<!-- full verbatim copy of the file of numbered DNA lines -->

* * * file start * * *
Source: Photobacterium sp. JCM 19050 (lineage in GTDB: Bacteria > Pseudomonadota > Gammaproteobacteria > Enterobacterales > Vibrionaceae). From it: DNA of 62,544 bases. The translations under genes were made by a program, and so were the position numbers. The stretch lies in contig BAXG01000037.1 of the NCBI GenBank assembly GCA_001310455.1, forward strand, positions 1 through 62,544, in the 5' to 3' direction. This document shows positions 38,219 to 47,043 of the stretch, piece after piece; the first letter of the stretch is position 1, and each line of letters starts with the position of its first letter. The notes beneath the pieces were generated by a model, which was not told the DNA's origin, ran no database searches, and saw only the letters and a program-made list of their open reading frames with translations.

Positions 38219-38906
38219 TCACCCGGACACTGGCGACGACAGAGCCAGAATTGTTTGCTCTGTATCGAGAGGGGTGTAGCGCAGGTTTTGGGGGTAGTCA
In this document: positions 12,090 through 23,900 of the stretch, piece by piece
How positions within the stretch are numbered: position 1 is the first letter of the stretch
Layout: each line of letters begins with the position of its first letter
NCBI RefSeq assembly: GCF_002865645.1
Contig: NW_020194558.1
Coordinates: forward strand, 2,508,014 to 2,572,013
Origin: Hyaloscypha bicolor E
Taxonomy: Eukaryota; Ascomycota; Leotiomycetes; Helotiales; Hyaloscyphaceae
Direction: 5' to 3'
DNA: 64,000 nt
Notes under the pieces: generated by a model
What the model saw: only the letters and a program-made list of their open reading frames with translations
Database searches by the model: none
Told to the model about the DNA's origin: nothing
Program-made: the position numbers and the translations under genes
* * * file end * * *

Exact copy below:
Source: Photobacterium sp. JCM 19050 (lineage in GTDB: Bacteria > Pseudomonadota > Gammaproteobacteria > Enterobacterales > Vibrionaceae). From it: DNA of 62,544 bases. The translations under genes were made by a program, and so were the position numbers. The stretch lies in contig BAXG01000037.1 of the NCBI GenBank assembly GCA_001310455.1, forward strand, positions 1 through 62,544, in the 5' to 3' direction. This document shows positions 38,219 to 47,043 of the stretch, piece after piece; the first letter of the stretch is position 1, and each line of letters starts with the position of its first letter. The notes beneath the pieces were generated by a model, which was not told the DNA's origin, ran no database searches, and saw only the letters and a program-made list of their open reading frames with translations.

Positions 38219-38906
38219 TCACCCGGACACTGGCGACGACAGAGCCAGAATTGTTTGCTCTGTATCGAGAGGGGTGTAGCGCAGGTTTTGGGGGTAGTCA
In this document: positions 12,090 through 23,900 of the stretch, piece by piece
How positions within the stretch are numbered: position 1 is the first letter of the stretch
Layout: each line of letters begins with the position of its first letter
NCBI RefSeq assembly: GCF_002865645.1
Contig: NW_020194558.1
Coordinates: forward strand, 2,508,014 to 2,572,013
Origin: Hyaloscypha bicolor E
Taxonomy: Eukaryota; Ascomycota; Leotiomycetes; Helotiales; Hyaloscyphaceae
Direction: 5' to 3'
DNA: 64,000 nt
Notes under the pieces: generated by a model
What the model saw: only the letters and a program-made list of their open reading frames with translations
Database searches by the model: none
Told to the model about the DNA's origin: nothing
Program-made: the position numbers and the translations under genes